Fifty years ago this month, mission managers at the US space agency Nasa gave the go-ahead for what would turn out to be humanity’s most recent odyssey to the moon. Few knew at the time that it would take more than half a century before NASA was ready to return, including Apollo 17 commander Eugene Cernan, whose belief when he returned to the lunar module in December 1972, was that it would not be “too far in the future” that the astronauts were there again.
At 1:04 a.m. EST (6:04 GMT) on Wednesday, despite late technical glitches and Florida’s weather gods, Artemis 1, the most powerful rocket in history, will attempt to bridge that decades-long gap.
There will be no humans aboard the Orion capsule on its 25-day, 1.3-mile journey to the moon and back, but the success of the test mission will pave the way for a resurgent effort. crewed landing within four years. Artemis 3, currently scheduled for 2025 but likely to be pushed back a year, will add a woman’s name to the only 12 in history – all men on Apollo flights between 1969 and 1972 – who rank among moonwalkers.
“We are going back to the Moon after 50 years, to stay there, to learn how to work, to create, to develop new technologies and new systems and new spacecraft in order to go to Mars,” said the administrator of NASA’s Bill Nelson explaining the purpose of the Artemis program in an interview with Newsweek earlier this year.
“It’s a great turning point in history.”
The space agency is looking for conditions to finally come together for Wednesday’s launch after a series of delays throughout the summer and early fall. Attempts in August and September were abandoned after engineers discovered an engine cooling problem and then were unable to fix an unrelated fuel leak.
Hopes of an early October launch were dashed when the threat of Hurricane Ian forced the space agency to bring the giant $4.1 billion Space Launch System (SLS) rocket back to hangar safety .
And Nasa’s decision to leave Artemis on display at its Cape Canaveral, Florida launch pad for the past few days amid the fury of Hurricane Nicole’s 100mph wind gusts.
That storm prompted another two-day delay to Wednesday — and a thorough post-hurricane inspection by Kennedy Space Center engineers before it was declared fit to fly.
“If we didn’t design it to be out there in bad weather, we picked the wrong launch point,” NASA Associate Administrator for Exploration Systems Development Jim Free said during the interview. from a press briefing on Friday.
Nelson, a former Space Shuttle astronaut, acknowledged that the delays were “part of the space industry”.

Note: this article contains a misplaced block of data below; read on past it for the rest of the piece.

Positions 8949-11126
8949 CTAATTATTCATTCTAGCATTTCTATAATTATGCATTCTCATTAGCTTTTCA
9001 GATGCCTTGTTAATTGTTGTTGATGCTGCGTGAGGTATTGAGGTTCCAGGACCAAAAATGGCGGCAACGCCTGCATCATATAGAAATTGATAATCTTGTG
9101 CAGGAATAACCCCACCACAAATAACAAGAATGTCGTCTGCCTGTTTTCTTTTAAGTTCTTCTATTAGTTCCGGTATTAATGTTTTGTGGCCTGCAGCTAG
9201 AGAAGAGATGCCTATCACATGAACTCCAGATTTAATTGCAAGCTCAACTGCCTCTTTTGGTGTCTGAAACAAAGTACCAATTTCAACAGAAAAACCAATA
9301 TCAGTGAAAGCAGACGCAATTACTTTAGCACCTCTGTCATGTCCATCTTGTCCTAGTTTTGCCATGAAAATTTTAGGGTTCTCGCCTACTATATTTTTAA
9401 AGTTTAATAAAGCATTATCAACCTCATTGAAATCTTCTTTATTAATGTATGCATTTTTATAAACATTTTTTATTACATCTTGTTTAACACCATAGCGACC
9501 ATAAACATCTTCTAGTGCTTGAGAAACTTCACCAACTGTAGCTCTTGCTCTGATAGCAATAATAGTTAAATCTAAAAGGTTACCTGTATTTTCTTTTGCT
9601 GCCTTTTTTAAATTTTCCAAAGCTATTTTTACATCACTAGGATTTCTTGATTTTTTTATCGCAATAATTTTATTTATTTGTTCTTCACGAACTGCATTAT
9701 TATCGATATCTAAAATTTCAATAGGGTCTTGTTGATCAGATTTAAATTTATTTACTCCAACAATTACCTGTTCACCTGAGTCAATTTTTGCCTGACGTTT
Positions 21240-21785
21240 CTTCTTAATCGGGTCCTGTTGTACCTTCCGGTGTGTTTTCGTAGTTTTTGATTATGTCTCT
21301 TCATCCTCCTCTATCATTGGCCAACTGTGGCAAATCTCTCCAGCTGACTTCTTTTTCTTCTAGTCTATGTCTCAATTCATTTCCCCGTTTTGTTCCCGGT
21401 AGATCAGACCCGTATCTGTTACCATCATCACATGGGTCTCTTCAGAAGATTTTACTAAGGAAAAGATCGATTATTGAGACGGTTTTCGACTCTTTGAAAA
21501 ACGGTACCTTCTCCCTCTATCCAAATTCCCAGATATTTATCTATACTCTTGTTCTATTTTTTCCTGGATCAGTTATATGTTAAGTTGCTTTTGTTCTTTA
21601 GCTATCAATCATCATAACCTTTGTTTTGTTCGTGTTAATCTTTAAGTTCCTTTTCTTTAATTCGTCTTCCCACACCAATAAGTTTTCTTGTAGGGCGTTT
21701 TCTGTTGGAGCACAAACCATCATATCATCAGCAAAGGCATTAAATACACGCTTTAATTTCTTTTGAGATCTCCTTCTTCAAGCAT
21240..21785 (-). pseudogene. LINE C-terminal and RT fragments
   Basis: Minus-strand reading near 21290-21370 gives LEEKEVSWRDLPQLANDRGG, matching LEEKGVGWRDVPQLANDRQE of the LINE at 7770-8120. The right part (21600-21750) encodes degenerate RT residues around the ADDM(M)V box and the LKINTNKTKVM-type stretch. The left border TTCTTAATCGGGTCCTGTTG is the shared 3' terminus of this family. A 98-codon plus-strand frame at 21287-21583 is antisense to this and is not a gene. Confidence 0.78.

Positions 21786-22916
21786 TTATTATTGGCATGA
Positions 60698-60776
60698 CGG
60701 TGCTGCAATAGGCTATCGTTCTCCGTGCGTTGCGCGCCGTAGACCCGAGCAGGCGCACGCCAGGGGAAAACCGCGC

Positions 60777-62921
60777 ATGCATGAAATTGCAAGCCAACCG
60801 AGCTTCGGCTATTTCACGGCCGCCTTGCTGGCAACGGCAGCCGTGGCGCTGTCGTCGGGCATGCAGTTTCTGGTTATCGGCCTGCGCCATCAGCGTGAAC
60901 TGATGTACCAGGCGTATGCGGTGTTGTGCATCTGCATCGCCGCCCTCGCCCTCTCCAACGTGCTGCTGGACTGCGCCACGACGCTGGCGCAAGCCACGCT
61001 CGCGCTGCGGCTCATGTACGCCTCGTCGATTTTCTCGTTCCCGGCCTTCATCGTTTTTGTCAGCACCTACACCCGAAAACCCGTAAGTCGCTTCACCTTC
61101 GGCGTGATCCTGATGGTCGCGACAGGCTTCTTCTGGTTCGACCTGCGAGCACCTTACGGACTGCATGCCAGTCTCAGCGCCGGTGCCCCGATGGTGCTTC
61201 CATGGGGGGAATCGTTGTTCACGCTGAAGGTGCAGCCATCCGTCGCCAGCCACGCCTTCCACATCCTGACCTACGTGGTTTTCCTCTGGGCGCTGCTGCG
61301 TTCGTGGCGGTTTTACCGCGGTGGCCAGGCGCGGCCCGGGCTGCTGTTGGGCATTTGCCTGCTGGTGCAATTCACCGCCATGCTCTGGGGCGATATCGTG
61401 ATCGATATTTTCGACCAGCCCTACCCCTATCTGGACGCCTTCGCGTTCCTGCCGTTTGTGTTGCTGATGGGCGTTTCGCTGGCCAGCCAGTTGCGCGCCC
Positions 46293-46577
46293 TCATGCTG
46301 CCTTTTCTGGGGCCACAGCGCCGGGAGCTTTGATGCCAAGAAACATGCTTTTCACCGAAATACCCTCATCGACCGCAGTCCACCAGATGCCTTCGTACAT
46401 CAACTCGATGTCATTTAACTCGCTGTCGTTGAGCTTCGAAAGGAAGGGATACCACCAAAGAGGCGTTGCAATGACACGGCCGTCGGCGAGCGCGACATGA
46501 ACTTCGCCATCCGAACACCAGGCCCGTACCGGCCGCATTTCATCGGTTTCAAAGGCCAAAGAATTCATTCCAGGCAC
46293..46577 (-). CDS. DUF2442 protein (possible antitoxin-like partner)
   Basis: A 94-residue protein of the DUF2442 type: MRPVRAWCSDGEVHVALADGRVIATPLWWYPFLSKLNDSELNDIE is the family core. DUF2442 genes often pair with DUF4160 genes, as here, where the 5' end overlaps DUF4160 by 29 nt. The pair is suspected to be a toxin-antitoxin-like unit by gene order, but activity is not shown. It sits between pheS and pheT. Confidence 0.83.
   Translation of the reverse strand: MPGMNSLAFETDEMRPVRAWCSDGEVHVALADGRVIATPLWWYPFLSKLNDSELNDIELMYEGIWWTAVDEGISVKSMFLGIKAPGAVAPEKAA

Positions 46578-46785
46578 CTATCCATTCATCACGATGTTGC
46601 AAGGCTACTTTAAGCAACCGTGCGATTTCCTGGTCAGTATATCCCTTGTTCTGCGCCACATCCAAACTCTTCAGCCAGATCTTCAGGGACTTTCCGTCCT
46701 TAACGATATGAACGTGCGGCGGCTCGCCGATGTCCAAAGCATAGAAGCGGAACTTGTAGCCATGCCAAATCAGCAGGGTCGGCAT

“We will leave when it is ready. We don’t go that far, and especially on a test flight. [We’ll] make sure it’s right before you put four humans on top,” he said after the September brush.
These humans will be aboard Artemis 2, a 10-day interim mission scheduled for May 2024 that will carry astronauts beyond the moon without landing, testing new life-sustaining systems and equipment designed for spaceflight from long duration.
Artemis 1’s “crew” includes sensor-equipped dummies called Helga, Zohar, and Moonikin Campos, which will measure radiation levels, and plush Snoopy and Shaun the Sheep as gravity sensors.
“We’ll never get to Artemis 2 if Artemis 1 doesn’t succeed,” Free said.
As technology has evolved, so have NASA’s reasons for wanting to be back on the lunar surface. The agency is looking beyond brief Apollo-era exploration visits and wants to establish a long-term human presence, including the construction of a lunar base camp, as a base for crewed missions to Mars d here the mid-2030s.
Scientific discovery, economic benefits, building a global alliance, and inspiring a new generation of explorers are among NASA’s stated goals for what it calls the “Artemis Generation.”
Nasa’s Moon to Mars vision, of which the Artemis program is just a part, has a broader mandate to attract international and commercial partners to deep space exploration, including Elon’s SpaceX Musk and the heavy Starship rocket that could be ready for its first orbital test flight as early as next month.
The unstated desire to keep the United States ahead of Russia, and particularly China, in the next era of manned spaceflight.
Analysts, including NASA’s own inspector general, consider the $93 billion price tag for the Artemis program, including $4.1 billion for each of the first launches, to be unsustainable. They note that there are already billions of dollars over budget and years behind schedule.
But some experts see political will in Washington DC to keep the Moon to Mars program fully funded, even if Republicans seize the House and the nation’s purse strings from Democrats when the final results of the midterm elections are known. .
“The coalition in favor is bipartisan, much more linked to the interests of voters. There is political support,” said George Washington University Space Policy Institute founder John Logsdon.
“[But] so much has to happen before the first Mars landing mission is feasible that all you can say is if all goes as planned then yes we will be sending humans to Mars.
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